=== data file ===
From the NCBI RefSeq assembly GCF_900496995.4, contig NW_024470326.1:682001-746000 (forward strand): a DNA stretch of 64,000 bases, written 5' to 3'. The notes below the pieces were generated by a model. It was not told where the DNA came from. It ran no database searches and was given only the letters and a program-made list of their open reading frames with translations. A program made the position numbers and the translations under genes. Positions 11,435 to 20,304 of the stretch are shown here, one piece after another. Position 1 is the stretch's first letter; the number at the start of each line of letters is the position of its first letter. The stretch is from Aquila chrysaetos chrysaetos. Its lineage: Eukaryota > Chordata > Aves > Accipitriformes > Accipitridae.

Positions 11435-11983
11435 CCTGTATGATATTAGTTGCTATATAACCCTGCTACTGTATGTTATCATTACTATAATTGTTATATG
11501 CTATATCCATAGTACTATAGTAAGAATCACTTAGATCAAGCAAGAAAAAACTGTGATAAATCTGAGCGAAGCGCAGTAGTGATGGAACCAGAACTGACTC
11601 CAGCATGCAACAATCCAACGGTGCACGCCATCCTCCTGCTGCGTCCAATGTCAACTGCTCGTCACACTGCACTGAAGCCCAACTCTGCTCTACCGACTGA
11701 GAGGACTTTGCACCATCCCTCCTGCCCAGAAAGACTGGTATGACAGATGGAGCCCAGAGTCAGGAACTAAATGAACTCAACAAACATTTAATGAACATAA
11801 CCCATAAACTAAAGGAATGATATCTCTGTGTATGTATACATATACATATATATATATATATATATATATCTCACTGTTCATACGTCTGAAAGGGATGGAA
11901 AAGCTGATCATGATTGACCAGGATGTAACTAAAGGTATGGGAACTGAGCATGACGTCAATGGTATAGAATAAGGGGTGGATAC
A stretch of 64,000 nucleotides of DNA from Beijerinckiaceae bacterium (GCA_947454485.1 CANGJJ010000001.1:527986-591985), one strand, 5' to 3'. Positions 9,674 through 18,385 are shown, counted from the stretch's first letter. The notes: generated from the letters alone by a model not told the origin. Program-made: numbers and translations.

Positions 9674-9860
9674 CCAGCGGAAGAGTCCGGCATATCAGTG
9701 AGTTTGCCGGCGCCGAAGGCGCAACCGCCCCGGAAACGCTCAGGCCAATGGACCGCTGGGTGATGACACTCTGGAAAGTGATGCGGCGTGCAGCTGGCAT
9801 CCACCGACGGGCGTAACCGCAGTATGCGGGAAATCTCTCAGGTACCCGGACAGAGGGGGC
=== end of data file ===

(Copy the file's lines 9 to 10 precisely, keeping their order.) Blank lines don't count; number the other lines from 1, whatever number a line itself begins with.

A stretch of 64,000 nucleotides of DNA from Beijerinckiaceae bacterium (GCA_947454485.1 CANGJJ010000001.1:527986-591985), one strand, 5' to 3'. Positions 9,674 through 18,385 are shown, counted from the stretch's first letter. The notes: generated from the letters alone by a model not told the origin. Program-made: numbers and translations.

Positions 9674-9860